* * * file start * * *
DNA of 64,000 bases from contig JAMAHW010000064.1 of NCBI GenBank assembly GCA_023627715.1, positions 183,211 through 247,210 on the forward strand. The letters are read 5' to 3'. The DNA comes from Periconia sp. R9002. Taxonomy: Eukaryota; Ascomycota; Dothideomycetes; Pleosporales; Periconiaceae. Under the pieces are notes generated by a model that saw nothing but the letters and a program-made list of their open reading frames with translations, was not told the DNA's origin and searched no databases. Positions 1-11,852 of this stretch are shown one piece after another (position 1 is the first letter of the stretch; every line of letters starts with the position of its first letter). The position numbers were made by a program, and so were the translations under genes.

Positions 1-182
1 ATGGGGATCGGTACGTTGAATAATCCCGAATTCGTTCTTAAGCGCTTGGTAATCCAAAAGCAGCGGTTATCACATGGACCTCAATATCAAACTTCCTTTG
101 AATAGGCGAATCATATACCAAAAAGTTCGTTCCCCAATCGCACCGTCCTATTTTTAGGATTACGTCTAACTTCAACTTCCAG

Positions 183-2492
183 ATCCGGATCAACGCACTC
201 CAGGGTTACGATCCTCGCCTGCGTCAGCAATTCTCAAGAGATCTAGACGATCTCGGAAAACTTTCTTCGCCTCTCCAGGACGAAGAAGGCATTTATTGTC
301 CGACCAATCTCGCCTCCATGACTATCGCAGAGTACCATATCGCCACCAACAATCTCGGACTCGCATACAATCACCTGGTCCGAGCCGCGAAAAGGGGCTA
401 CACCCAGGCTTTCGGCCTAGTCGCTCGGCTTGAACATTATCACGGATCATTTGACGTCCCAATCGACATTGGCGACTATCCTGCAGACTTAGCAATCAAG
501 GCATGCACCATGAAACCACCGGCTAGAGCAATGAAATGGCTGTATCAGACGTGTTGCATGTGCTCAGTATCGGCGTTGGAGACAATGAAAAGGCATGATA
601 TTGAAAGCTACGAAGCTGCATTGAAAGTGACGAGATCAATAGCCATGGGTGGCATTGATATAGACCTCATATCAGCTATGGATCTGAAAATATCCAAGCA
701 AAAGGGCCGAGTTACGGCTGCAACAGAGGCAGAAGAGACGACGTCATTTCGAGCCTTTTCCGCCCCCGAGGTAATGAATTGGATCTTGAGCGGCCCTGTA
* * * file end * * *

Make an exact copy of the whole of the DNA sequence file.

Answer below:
DNA of 64,000 bases from contig JAMAHW010000064.1 of NCBI GenBank assembly GCA_023627715.1, positions 183,211 through 247,210 on the forward strand. The letters are read 5' to 3'. The DNA comes from Periconia sp. R9002. Taxonomy: Eukaryota; Ascomycota; Dothideomycetes; Pleosporales; Periconiaceae. Under the pieces are notes generated by a model that saw nothing but the letters and a program-made list of their open reading frames with translations, was not told the DNA's origin and searched no databases. Positions 1-11,852 of this stretch are shown one piece after another (position 1 is the first letter of the stretch; every line of letters starts with the position of its first letter). The position numbers were made by a program, and so were the translations under genes.

Positions 1-182
1 ATGGGGATCGGTACGTTGAATAATCCCGAATTCGTTCTTAAGCGCTTGGTAATCCAAAAGCAGCGGTTATCACATGGACCTCAATATCAAACTTCCTTTG
101 AATAGGCGAATCATATACCAAAAAGTTCGTTCCCCAATCGCACCGTCCTATTTTTAGGATTACGTCTAACTTCAACTTCCAG

Positions 183-2492
183 ATCCGGATCAACGCACTC
201 CAGGGTTACGATCCTCGCCTGCGTCAGCAATTCTCAAGAGATCTAGACGATCTCGGAAAACTTTCTTCGCCTCTCCAGGACGAAGAAGGCATTTATTGTC
301 CGACCAATCTCGCCTCCATGACTATCGCAGAGTACCATATCGCCACCAACAATCTCGGACTCGCATACAATCACCTGGTCCGAGCCGCGAAAAGGGGCTA
401 CACCCAGGCTTTCGGCCTAGTCGCTCGGCTTGAACATTATCACGGATCATTTGACGTCCCAATCGACATTGGCGACTATCCTGCAGACTTAGCAATCAAG
501 GCATGCACCATGAAACCACCGGCTAGAGCAATGAAATGGCTGTATCAGACGTGTTGCATGTGCTCAGTATCGGCGTTGGAGACAATGAAAAGGCATGATA
601 TTGAAAGCTACGAAGCTGCATTGAAAGTGACGAGATCAATAGCCATGGGTGGCATTGATATAGACCTCATATCAGCTATGGATCTGAAAATATCCAAGCA
701 AAAGGGCCGAGTTACGGCTGCAACAGAGGCAGAAGAGACGACGTCATTTCGAGCCTTTTCCGCCCCCGAGGTAATGAATTGGATCTTGAGCGGCCCTGTA